Tight End

Jordan Thomas, TE, Mississippi State

Thomas was a JUCO transfer and only had 31 career receptions in two seasons at Mississippi State. However, at 6-5, 265 pounds, Thomas has rare straight-line speed and ball skills for a player of his size. He also showed off a large catch radius and impressive body control in the red zone. Thomas knows how use his body to box-out defenders and separate at the top of routes. He was as a big wide receiver for the Bulldogs that moved all over the formation, but he was adequate as an outside blocker on screens and in the run game. When appropriately used, Thomas was a matchup nightmare for opposing defenses due to his rare combination of size, speed and coordination. He could develop nicely into a move tight end at the next level.

Offensive Line

Brandon Parker, OT, North Carolina A&T

There are some small school prospects with high-upside in this draft and Parker is another one of those. He’s massive standing at nearly 6-8 and weighing in at 305 pounds with room to add weight. His issues on tape could be fixable. He moves well in space and out of his stance with light feet to slide in pass protection. However, he’s late to his punch too often, and despite having long arms, he doesn’t fully know how to use them yet to leverage blocks. The Patriots sent offensive line coach Dante Scarnecchia to workout Parker at his Pro Day, and Scar might be the perfect teacher to add polish to Parker’s game.

Defensive Line

Kylie Fitts, EDGE, Utah

It’s difficult to write this section without mentioning N.C. State’s Kentavius Street. Street was sharpied into this spot for months but unfortunately tore his ACL in a pre-draft workout in early April. Fitts’ combine workout put him on my radar as a potential Patriots target. He doesn’t have ideal size, height or arm length for a Patriots’ edge defender but his workout numbers fit their mold to a tee (pun intended). The Pats put a heavy emphasis on the three-cone drill in the scouting process, and Fitts ran a blistering 6.88-second three-cone in Indy, which ranks in the 95th percentile for edge defenders. That quickness and burst show up on tape as he has impressive explosion off the snap, and has no problems changing directions. Fitts also showed off great bend around the edge, and hand usage as his punch and rip move worked adequately enough to generate pressure. There are two major concerns with Fitts: health and play strength. He was hurt for most of 2016 and battled nagging injuries all last season as well. He also had trouble setting the edge in the run game and can be overpowered by bigger tackles. Fitts can make an NFL roster as a situational pass rusher and could be an every-down player if he can stay healthy.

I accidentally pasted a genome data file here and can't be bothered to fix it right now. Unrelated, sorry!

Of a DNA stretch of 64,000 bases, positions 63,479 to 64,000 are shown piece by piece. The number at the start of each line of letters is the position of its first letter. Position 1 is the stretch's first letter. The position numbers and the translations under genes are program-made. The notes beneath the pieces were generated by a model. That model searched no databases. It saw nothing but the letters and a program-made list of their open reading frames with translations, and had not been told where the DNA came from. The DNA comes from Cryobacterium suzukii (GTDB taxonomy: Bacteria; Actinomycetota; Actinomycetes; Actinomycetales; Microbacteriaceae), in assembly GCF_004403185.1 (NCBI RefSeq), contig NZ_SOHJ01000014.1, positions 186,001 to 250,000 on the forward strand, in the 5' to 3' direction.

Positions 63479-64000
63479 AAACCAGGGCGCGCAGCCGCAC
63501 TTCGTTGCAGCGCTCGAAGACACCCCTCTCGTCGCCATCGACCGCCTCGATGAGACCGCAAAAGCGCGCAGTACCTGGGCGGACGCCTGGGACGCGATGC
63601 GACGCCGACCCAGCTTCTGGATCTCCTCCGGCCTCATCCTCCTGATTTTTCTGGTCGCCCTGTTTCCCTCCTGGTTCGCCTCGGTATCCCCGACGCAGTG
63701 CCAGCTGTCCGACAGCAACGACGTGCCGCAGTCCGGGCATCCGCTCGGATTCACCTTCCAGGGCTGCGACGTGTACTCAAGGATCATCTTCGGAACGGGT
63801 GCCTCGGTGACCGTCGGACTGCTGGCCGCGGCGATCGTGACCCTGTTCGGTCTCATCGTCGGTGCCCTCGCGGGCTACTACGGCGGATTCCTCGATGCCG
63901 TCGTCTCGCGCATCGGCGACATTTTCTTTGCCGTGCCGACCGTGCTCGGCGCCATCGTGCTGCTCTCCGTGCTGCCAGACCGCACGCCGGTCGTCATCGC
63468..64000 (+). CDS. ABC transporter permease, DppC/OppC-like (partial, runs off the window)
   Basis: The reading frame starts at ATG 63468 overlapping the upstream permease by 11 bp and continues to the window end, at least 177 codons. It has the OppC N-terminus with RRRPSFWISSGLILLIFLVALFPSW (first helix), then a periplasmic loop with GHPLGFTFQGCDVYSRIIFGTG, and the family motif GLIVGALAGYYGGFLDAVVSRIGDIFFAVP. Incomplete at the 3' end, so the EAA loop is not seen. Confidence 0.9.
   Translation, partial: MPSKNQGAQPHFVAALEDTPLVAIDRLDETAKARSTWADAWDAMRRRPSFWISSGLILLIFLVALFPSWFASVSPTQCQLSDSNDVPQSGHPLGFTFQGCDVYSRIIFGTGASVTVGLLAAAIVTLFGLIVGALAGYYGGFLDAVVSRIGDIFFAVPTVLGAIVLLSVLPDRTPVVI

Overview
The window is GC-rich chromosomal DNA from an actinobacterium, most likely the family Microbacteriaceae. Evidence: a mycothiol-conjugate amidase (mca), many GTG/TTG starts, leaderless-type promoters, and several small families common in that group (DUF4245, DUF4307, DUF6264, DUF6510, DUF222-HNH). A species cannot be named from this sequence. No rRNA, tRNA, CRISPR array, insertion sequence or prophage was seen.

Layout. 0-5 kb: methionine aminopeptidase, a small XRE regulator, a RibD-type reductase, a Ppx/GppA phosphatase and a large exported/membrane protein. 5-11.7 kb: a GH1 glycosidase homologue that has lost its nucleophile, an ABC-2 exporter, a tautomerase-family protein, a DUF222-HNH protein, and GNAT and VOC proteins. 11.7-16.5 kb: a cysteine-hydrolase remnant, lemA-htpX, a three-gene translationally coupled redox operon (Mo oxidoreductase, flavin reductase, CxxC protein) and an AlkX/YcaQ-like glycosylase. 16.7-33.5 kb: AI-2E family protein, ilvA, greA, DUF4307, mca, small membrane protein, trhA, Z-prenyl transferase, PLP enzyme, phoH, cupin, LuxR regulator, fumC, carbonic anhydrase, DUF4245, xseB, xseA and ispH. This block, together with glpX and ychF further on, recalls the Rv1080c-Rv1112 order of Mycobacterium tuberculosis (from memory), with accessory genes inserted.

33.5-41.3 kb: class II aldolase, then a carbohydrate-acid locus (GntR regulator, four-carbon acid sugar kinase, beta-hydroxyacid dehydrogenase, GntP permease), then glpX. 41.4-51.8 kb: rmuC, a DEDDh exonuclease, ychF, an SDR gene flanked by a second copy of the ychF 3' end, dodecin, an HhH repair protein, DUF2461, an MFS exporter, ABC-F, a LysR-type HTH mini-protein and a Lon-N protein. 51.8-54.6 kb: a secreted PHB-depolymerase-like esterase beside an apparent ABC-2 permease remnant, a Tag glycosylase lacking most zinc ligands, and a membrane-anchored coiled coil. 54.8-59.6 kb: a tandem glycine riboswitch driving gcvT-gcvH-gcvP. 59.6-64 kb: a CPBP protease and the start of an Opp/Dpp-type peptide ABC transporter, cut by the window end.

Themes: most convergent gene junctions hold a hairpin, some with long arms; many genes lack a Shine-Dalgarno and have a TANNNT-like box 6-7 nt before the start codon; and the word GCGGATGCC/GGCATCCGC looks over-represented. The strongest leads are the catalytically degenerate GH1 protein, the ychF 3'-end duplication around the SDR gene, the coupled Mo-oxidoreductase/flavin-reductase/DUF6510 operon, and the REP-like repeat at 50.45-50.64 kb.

Dorian O’Daniel, LB, Clemson

O’Daniel may go a little higher than some of the other players on this list, but when you study his tape and background, it screams Patriots. First, O’Daniel will make an NFL roster as a rookie solely on his special teams play alone. He racked up 48 special teams tackles at Clemson and is an absolute monster on coverage units. And second, the athletic ability he displayed on tape that saw him flying to the ball on special teams translated to the combine with a stellar workout. Athletic linebackers like O’Daniel are very en vogue right now in the NFL, but some concerns will cause him to fall in the draft. Despite being a great tester, O’Daniel doesn’t change direction well in space and lacks hip fluidity to change directions in coverage. He also has trouble shedding blockers and can often be blocked by slot receivers and tight ends. Still, don’t be surprised if the Patriots prioritize his special team’s skills and take him earlier than expected.


Nick Nelson, CB, Wisconsin

The Patriots sent Director of Player Personnel Nick Caserio to Wisconsin’s Pro Day where he worked out both Nelson and teammate Jack Cichy. Nelson is a physical press-man corner that forces receivers to feel his presence throughout the route. He’s also very patient in coverage and isn’t fooled easily by double-moves. Nelson is known for his work ethic both in the film room and on the practice field, which we know will get the Patriots’ attention. He’ll likely slide in the draft due to some hip stiffness and a torn meniscus that he suffered during a pre-draft draft workout that won’t keep him out of training camp.


Kris Weatherspoon, S, Troy

Weatherspoon is an athletic, versatile safety that hasn’t gotten a ton of pre-draft hype despite having ideal traits for the NFL game. Weatherspoon played both safety spots at Troy and found work as a slot defender both in man and zone coverage situations. He looked most comfortable in zone where he showed good awareness and was constantly looking for work. He has a good understanding of route concepts and how certain play calls change his responsibilities snap-to-snap. He’s also a bigger safety who flashed playmaking skills around the line scrimmage in the run game. However, tackling in space and staying in front of quicker receivers/ball carriers are major concerns. Weatherspoon has potential as a matchup-based player that could develop into a solid in-the-box safety at the next level.